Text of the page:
Bombing will not democratize Libya, warns thinktank

The beliefs and values thinktank Ekklesia has warned that bombing Libya is unlikely to help the country move towards democracy and will increase the suffering of its people.

Ekklesia, which promotes conflict transformation and nonviolent responses to injustice, says that it is also contradictory for the UK and US governments to condemn Colonel Gaddafi while arming dictatorial regimes in the region – including Libya, only six months ago.

The thinktank, which works with several Christian peacemaking organisations, has raised four concerns about the bombing campaign.

• The action will inevitably kill civilians and increase the cycle of violence, whatever military targets are destroyed. There is also a real danger of ‘mission creep’.

• The recent resistance to tyranny across North Africa and the Middle East has been characterised by indigenous, grassroots movements. The ability of these movements to operate democratically will be undermined by US and UK military action, in which the priorities will be based on western governments' interests rather than the needs of the region's people. Western intervention may also play into Gaddafi's hands, allowing him to present his opponents as stooges.

• The UK government seems to have jumped at the possibility of military intervention without considering other effective, humanitarian options. These include economic and political pressure, financial assistance and intelligence-sharing with anti-Gaddafi movements and working with the Arab League to prevent the flow of non-Libyan mercenaries to Gaddafi's forces in Libya.

• UK authorities have permitted the sale of weapons to the Gaddafi regime within the last six months, while peaceful protests continue to be suppressed by Bahraini and Saudi forces, who have all received UK weapons in the last year.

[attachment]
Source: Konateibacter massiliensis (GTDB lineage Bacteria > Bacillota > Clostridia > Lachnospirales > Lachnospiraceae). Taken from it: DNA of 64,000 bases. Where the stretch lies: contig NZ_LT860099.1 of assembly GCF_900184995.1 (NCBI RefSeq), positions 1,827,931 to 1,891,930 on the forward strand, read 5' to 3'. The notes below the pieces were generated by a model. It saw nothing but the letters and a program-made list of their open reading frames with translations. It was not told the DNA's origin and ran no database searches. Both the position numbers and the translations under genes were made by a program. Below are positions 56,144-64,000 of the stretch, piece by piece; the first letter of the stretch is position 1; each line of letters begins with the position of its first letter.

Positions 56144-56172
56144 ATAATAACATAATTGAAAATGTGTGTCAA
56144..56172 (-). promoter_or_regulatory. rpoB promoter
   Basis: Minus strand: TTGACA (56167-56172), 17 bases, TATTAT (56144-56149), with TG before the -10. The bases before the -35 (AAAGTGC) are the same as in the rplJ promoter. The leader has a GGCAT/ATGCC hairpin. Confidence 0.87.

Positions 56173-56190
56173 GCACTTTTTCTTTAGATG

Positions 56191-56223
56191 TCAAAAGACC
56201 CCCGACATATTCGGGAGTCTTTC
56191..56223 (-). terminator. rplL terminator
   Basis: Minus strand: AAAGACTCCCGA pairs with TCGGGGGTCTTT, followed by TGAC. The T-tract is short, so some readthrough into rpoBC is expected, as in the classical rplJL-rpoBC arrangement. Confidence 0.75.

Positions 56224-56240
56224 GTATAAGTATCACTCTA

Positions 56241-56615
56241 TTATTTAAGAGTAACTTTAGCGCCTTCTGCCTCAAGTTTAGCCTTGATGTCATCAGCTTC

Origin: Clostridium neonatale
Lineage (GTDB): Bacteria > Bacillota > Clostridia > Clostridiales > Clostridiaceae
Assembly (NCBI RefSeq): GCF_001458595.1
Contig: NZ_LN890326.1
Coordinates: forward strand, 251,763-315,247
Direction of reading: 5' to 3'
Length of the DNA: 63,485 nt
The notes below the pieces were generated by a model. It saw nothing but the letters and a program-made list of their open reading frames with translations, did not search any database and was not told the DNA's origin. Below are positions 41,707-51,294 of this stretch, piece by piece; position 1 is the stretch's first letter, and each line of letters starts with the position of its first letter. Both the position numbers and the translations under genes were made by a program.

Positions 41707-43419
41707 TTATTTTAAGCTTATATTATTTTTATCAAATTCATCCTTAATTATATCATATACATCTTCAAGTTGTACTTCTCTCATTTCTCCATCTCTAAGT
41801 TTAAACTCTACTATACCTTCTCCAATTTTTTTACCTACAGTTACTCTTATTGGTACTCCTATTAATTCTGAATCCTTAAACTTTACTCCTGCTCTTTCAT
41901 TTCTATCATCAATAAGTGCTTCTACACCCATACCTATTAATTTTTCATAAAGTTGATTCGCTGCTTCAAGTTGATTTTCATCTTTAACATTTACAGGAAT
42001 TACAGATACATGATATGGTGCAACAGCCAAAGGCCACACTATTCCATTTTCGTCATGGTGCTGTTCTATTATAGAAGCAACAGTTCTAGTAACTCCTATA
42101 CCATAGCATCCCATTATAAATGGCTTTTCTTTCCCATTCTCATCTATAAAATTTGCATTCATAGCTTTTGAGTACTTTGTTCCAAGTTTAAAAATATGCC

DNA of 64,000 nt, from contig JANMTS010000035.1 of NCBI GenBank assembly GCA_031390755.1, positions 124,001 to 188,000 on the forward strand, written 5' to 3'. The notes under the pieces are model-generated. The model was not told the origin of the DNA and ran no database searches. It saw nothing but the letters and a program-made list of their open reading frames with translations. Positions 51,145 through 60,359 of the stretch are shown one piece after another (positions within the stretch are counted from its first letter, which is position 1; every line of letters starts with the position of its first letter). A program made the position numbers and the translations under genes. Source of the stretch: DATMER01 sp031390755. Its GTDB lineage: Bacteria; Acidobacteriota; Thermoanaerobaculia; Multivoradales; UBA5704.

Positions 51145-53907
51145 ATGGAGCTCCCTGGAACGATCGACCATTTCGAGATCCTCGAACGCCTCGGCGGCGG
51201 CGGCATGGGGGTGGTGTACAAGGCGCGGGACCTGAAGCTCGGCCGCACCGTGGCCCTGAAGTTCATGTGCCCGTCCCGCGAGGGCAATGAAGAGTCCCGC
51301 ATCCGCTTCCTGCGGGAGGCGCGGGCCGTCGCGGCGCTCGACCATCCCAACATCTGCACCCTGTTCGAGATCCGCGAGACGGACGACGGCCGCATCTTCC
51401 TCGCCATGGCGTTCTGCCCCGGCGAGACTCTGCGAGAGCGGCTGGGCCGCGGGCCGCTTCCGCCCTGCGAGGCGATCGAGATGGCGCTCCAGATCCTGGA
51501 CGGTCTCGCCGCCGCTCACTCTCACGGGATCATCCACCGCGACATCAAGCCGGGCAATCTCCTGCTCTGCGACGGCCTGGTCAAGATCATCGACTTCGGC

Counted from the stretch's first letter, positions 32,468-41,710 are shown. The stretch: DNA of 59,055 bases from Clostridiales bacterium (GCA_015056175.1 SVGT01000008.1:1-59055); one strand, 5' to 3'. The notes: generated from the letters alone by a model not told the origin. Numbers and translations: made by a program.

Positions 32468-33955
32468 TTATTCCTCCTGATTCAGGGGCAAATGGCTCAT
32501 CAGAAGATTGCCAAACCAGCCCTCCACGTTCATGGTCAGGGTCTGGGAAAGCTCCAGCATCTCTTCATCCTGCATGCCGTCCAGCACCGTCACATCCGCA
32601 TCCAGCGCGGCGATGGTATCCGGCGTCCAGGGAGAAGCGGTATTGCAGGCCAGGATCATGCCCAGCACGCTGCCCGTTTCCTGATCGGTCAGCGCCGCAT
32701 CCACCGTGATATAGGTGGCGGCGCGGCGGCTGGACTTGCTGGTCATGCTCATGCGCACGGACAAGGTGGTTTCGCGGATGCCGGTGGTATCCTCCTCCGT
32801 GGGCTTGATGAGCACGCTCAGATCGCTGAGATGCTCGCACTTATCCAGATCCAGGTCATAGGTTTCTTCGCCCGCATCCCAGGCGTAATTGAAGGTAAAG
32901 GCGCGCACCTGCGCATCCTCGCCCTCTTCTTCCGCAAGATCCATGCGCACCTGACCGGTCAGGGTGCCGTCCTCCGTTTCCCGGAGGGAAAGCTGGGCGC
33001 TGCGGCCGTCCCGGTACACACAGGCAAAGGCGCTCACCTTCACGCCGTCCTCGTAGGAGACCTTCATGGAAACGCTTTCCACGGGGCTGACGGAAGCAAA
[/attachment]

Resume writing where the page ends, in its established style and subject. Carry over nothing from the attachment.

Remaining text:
Ekklesia associate director Symon Hill commented: "People across North Africa and the Middle East have inspired the world with their courage and commitment to challenging injustice. It is local movements for change that lead countries away from tyranny. Freedom cannot be imposed top-down, least of all by a military intervention. More bombs will mean more deaths, not more democracy.

"The British Prime Minister is bombing Libya only a few months after authorising the sale of arms to the Gaddafi regime. Saudi forces are currently suppressing peaceful protests in Bahrain with armoured vehicles made in Newcastle. If the government wishes to demonstrate a commitment to opposing dictatorship on the world stage, ending all arms sales to oppressive regimes should be the priority, rather than risky military adventurism.

"Many will also find it puzzling and alarming that money has been found for war at a time when it apparently cannot be found for the disability living allowance, higher education, rape crisis centres or libraries," added Hill.

Governments and agencies in the C21st “need to radically re-orient their policies away from armed force and violence as the prime determinants of social change,” says Ekklesia, calling for “long-term investment in conflict transformation, participatory democracy, peacemaking and peace-building techniques” for deployment in situations of conflict and injustice.

ENDS

Notes to editors

1. Founded in 2001, Ekklesia examines politics, values and beliefs in a changing world, from a Christian perspective. It has been listed by The Independent newspaper among 20 influential UK think-tanks. According to Alexa/Amazon, it has one of the most-visited religion and politics / current affairs websites in Britain. More: http://ekklesia.co.uk/content/about/about.shtml

2. For interviews and comment, please contact Ekklesia associate director Symon Hill (symonDOThillATekklesiaDOTcoDOTuk)

3. Related comment and research from Ekklesia: 'Unarmed power is the future, says thinktank': http://www.ekklesia.co.uk/node/14054 Also 'Politics, religion and the Middle East': http://www.ekklesia.co.uk/node/14037